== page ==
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Old 02-19-2009, 12:15 AM   #1
Haj
 
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Okay so I'm a newly natural African American girl. I just went natural this past summer and cut off all of my permed hair in August. Okay so there I was natural for a good 2 months and I was loving it. In October I was put on Zoloft by a physician for my mild depression.

A month into use I actually started feeling a lot better emotionally and then noticed while putting twists in my hair a certain section that seemed especially brittle and it shed like crazy. After a couple of days I noticed a bald spot forming on the right side of my head. I immediately new that it was Zoloft that was making me lose my hair. But just to be sure I went online to do a search for hair loss related to Zoloft and low and behold I found it right on a pharmaceutical website.

Mind you the only side affects that I was notified about by my physician were mild sexual side affects and problems with digestion. Those were the only two side affects that he divulged every 20 times that I asked him about possible side affects.

Right now I'm completely off of the medication. I was left with a bald spot about the size of a silver dollar on the right side of the back of my head. I am using an Ayurveda shampoo that is formulated especially for growing hair back that has been lost due to depression medication. I have a light amount of hair that seems to be coming in after 2 months of use of this product.

In conclusion the pharmaceutical company sucks a lot and they really need to return to the values of helping people and not spending more money on advertising than they do to formulate their products. Zoloft has many, many other worse side effects than what has happened to me. It'd be nice if the makers of Zoloft would do testing of people who have an adverse reaction to their meds because I'm sure that we all have something in common and maybe it could be fixed. Moral of the story is ill persons beware.
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Old 02-19-2009, 03:33 AM   #2
 
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That's really strange. I am on Zoloft as well and have been for about 3 years and haven't noticed any problems. I have a mild form of trichotillomania that I believe comes with my OCD which caused a few bald spots but that had nothing to do with the medicine. Did you read whether this was more common in a certain ethnicity rather than others? Because it could be part of the issue- I am caucasian and my hair has stayed intact.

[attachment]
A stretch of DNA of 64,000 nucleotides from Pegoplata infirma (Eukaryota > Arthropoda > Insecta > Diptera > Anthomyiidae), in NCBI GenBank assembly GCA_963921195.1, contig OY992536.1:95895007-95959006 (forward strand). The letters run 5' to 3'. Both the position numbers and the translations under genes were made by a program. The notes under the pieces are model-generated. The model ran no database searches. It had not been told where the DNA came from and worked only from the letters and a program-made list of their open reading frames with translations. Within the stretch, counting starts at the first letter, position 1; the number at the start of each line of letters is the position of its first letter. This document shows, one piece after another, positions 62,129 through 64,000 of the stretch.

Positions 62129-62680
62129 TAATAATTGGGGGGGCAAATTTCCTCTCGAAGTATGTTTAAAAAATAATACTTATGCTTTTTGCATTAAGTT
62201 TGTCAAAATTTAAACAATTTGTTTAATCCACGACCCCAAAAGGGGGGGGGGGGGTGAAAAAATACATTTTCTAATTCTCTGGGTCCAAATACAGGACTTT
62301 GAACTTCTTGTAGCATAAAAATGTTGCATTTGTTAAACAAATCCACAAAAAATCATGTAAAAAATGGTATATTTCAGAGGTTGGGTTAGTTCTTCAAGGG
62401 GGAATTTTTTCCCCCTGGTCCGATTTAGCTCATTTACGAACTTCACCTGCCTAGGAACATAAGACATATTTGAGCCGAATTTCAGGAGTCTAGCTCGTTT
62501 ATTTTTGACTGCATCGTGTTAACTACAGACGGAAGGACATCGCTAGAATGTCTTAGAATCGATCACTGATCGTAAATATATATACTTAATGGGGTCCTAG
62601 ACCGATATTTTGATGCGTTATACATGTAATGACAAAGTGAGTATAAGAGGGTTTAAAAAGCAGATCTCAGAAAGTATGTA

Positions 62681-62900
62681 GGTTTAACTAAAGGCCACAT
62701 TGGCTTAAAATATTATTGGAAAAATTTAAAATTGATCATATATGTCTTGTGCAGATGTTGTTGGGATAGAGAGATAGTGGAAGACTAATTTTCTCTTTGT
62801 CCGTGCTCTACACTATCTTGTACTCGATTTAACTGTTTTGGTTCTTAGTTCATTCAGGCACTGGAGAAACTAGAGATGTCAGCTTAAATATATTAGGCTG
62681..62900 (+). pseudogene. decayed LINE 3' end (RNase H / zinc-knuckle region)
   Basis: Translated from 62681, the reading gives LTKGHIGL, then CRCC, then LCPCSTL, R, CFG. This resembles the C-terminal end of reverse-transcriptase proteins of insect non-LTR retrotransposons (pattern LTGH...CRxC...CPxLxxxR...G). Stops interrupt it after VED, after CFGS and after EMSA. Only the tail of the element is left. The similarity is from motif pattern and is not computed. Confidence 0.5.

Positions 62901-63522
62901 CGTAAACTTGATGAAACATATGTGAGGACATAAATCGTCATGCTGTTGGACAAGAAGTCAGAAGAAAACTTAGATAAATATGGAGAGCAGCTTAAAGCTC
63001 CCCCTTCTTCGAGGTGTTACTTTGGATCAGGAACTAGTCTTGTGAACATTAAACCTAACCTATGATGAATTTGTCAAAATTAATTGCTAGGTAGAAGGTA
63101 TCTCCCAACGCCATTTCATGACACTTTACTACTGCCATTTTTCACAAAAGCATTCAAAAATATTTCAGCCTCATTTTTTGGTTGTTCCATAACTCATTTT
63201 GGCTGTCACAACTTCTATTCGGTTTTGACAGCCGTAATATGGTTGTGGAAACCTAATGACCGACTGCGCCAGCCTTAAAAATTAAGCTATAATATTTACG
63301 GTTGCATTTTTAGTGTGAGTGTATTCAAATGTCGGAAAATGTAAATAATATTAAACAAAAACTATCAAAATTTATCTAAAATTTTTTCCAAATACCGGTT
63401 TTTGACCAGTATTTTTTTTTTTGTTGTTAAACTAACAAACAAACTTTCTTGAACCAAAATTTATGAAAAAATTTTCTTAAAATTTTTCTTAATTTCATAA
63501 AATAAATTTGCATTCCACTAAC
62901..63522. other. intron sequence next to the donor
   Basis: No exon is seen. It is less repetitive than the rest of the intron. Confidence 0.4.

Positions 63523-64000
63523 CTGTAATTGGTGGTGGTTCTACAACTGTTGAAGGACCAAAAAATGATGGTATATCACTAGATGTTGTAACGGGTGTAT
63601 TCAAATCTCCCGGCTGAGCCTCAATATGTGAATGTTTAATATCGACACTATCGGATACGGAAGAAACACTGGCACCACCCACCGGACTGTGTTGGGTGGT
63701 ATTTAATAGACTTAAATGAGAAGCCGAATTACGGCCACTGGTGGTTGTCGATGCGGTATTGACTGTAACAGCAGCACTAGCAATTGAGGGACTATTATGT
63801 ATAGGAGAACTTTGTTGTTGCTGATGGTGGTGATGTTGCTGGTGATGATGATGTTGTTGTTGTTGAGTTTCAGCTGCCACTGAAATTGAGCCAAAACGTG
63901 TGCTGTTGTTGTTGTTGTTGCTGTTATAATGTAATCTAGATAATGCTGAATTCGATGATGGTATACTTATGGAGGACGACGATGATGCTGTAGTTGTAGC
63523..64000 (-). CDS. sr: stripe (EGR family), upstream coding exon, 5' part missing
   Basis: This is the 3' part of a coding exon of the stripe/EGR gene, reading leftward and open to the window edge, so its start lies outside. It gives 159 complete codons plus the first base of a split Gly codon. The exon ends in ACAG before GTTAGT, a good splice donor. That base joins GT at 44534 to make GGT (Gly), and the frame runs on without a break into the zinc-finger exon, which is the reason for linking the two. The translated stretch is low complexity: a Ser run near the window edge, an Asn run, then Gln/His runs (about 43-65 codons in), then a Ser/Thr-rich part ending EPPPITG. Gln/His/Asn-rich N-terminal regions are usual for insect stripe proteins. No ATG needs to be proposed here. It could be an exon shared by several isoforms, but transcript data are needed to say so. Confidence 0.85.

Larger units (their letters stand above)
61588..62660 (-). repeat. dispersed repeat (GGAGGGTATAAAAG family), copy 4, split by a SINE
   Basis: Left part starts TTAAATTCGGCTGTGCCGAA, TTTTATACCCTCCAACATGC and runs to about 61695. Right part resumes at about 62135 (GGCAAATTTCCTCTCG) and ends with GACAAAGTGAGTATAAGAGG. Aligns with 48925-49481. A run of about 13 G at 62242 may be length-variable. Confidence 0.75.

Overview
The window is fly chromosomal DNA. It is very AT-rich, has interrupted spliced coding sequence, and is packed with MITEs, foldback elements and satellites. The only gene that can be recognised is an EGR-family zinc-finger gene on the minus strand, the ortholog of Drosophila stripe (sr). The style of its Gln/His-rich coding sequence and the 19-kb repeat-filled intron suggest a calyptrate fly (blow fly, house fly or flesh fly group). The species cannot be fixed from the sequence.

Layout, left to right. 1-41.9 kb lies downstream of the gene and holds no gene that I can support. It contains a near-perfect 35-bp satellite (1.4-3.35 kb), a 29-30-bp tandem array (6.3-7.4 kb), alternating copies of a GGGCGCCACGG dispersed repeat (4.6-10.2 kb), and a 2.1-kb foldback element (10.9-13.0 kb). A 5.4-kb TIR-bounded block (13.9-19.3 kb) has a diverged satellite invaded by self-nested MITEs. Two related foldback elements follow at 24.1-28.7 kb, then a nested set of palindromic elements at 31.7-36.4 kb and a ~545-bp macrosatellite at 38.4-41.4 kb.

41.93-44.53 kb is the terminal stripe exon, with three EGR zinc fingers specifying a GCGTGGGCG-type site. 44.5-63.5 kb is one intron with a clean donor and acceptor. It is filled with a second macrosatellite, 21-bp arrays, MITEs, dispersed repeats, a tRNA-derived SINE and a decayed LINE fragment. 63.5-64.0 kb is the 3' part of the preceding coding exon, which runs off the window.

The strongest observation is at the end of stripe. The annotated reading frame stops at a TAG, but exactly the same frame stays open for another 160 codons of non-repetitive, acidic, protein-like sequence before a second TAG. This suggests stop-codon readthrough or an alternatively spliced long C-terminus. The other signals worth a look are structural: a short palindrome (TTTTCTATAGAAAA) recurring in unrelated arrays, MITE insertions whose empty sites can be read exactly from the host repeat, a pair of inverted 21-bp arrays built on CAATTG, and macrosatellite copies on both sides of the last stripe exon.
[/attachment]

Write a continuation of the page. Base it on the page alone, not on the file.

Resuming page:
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Old 02-19-2009, 03:34 PM   #3
 
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I'm sorry to hear that. SSRIs give WEIRD side effects sometimes. I haven't had issues with hair loss with either of the SSRIs I've been on, though I've had different, very irritating side effects aside from that. Thanks for the heads up, though...glad I didn't up trying out Zoloft.
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Old 08-14-2009, 03:38 PM   #4
 
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This is an old thread but there are always people out there on SSRIs/SNRIs/NDRIs etc. Haj have you found something that works better for you? I've been on Paxil, Cipralex, Prozac, Wellbutrin, and Effexor XR...all gave some nasty side effects and I'm now much happier on amino acid therapy...I'd be happy to explain it to anyone who has any form of depression or anxiety.
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Old 08-31-2009, 12:16 PM   #5
 
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Haj,

Can you tell me about the Ayurveda shampoo that is formulated especially for growing hair back that has been lost due to depression medication? I have bad hair loss from those meds and going on/off birth control pills and really need help!

Tomorrow Never Knows,
I'm also interested in the Amino therapy for depression. I'll try anything!

Thanks!
A.
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Old 09-02-2009, 08:25 AM   #6
 
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Haj, what a horrible experience! At least the damage isn't permanent.

I experienced changes in my hair texture when I went on an antidepressant. It became much drier, more brittle, and straw-like. It took me almost a year to discover that my previously barely-wavy hair had tightened up to a 2c wave. Once I ditched the brush and went cg, things looked up, but I'm still searching for answers.
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Old 09-04-2009, 05:17 PM   #7
 
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i'm curious about amino acid therapy. please share what you know.
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Old 09-05-2009, 07:43 PM   #8
 
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I'm interested in amino acid therapy too. Sound cool.

To OP. So sorry about your hair loss but thankfully (hopefully) it will grow back.

I have had no issues with wellbutrin and lexapro.